Charles Toutant, New Jersey Law Journal
A female basketball referee’s discrimination suit claiming she is barred from officiating boys’ varsity basketball games based on gender has been dismissed after a federal judge ruled that a school district and basketball officials’ organization don’t amount to employers.
Tamika Covington claimed that the Central Jersey District Board 193 of the International Association of Approved Basketball Officials and the Hamilton Township Board of Education discriminate against women basketball referees in violation of Title VII the Civil Rights Act of 1964 and the New Jersey Law Against Discrimination (LAD). Her suit was filed in July 2008.
On June 15, U.S. District Judge Freda Wolfson dismissed Covington’s federal claims and declined to exercise supplemental jurisdiction over her state-law claims. The judge granted Covington a 30-day tolling of the statute of limitations to refile the LAD claims in state court.
Covington claimed she possessed the proper certification and training to officiate boys’ varsity basketball games—an assignment that pays better than other games. Her suit said she was regularly assigned to boys’ varsity games elsewhere but not by Board 193, the body that assigns officials in Mercer County and neighboring areas.
Covington claimed Board 193 told her she lacked the requisite experience to handle boys’ varsity games, even though others with less experience were handed those assignments. Covington also claimed she was told, when she complained, that her skills were insufficient. The Hamilton school district, which pays referees’ wages, was accused of aiding and abetting the discrimination by Board 193.
U.S. District Judge Garrett Brown Jr. dismissed the case in 2010, but the U.S. Court of Appeals for the Third Circuit reinstated it in 2013, remanding to give Covington an opportunity to provide more facts in support of her claims.
The defendants later moved for summary judgment. Wolfson granted Hamilton’s motion for summary judgment on the civil rights claim after concluding that Covington is an independent contractor, not an employee, of the school district and therefore not subject to liability as an employer under Title VII.
The judge reached that conclusion after applying 13 factors from Nationwide Mutual Insurance v. Darden, a 1992 U.S. Supreme Court ruling. Those factors include the duration of the relationship between the parties, the extent of the hired party’s discretion over work hours, the method of payment, and the provision of employee benefits.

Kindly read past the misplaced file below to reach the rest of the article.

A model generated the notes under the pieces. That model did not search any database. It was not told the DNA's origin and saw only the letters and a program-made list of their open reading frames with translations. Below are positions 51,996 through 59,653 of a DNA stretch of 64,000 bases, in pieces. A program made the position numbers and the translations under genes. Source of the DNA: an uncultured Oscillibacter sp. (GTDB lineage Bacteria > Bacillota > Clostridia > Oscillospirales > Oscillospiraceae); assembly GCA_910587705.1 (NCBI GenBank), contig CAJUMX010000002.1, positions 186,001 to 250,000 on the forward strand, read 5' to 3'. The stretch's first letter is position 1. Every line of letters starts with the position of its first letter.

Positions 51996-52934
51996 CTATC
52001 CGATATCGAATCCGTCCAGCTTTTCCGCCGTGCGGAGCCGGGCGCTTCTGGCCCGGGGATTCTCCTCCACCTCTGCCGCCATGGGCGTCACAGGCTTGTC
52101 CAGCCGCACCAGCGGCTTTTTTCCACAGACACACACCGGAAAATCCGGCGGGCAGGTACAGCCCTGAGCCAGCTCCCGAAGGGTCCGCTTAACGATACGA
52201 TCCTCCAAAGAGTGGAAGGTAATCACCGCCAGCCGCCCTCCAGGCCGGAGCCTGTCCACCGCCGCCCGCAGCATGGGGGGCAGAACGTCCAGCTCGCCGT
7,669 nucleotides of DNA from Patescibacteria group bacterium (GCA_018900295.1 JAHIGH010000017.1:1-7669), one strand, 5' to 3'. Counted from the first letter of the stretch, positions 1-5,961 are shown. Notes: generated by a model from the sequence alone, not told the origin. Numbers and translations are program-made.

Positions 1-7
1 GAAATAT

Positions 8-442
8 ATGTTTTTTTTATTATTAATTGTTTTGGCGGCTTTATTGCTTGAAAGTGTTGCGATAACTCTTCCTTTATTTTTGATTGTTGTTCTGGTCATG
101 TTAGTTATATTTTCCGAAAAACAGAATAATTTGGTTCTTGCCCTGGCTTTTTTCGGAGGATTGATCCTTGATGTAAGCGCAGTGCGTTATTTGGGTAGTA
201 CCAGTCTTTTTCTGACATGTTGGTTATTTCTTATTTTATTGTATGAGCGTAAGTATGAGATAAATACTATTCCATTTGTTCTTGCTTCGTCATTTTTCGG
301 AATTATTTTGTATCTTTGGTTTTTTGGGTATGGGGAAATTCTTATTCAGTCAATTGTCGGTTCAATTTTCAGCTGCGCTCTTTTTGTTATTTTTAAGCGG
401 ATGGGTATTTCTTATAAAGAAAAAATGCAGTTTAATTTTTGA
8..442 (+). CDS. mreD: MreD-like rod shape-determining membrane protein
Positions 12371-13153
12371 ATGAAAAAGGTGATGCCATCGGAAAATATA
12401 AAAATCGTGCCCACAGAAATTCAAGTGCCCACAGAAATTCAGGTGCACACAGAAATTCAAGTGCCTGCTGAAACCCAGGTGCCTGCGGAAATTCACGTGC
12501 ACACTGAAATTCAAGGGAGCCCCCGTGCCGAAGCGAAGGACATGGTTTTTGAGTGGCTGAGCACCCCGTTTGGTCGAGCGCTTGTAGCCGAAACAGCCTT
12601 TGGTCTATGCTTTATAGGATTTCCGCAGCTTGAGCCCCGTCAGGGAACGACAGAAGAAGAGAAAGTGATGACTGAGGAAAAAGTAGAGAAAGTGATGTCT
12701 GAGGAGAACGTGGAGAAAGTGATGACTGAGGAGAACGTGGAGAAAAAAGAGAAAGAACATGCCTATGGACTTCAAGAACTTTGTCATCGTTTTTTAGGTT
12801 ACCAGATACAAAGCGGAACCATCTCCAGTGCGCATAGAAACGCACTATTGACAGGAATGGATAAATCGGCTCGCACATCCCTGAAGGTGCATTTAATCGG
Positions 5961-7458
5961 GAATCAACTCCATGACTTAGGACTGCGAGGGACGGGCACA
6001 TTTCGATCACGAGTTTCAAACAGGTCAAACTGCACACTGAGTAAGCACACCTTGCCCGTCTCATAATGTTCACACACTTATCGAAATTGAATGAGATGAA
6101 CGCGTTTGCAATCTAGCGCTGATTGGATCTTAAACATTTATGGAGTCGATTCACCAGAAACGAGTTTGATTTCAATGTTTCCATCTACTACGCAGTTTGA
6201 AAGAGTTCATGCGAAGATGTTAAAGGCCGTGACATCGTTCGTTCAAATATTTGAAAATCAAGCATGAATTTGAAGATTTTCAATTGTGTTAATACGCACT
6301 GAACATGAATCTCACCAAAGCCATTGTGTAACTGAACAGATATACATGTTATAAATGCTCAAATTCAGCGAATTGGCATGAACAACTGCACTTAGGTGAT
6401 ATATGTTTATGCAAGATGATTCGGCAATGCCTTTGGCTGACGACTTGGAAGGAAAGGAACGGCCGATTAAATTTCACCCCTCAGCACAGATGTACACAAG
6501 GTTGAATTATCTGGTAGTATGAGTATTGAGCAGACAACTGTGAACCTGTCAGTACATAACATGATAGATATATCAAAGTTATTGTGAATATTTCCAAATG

Wolfson also granted Board 193’s motion for summary judgment on the civil rights claim after rejecting Covington’s assertion that the board is liable under a subsection of Title VII pertaining to employment agencies. To be considered an employment agency, Board 193 “must regularly undertake to procure opportunities for employees to work for an employer,” but the plaintiff failed to demonstrate that Board 193 ever undertakes such a task, Wolfson said.
“The only potential employer to which plaintiff has pointed is [the Hamilton Township Board of Education], which the court determined did not have an employer-employee relationship with plaintiff, but rather hired plaintiff as an independent contractor,” the judge said.
“Therefore, Board 193 cannot be held liable as an employment agency under Title VII and, thus, plaintiff’s discrimination claims premised on Board 193 being an employment agency must fail,” she added.
Wolfson declined to hear Covington’s LAD claims but said they could be refiled in state court.
Covington’s lawyer, David Zatuchni of Zatuchni & Associates in Lambertville, did not return a call about the ruling.
Neither did Anne McHugh of Pellettieri, Rabstein & Altman in Princeton, representing Board 193; or Gregory Giordano of Lenox, Socey, Formidoni, Giordano, Cooley, Lang & Casey in Lawrenceville, who represented the school district.
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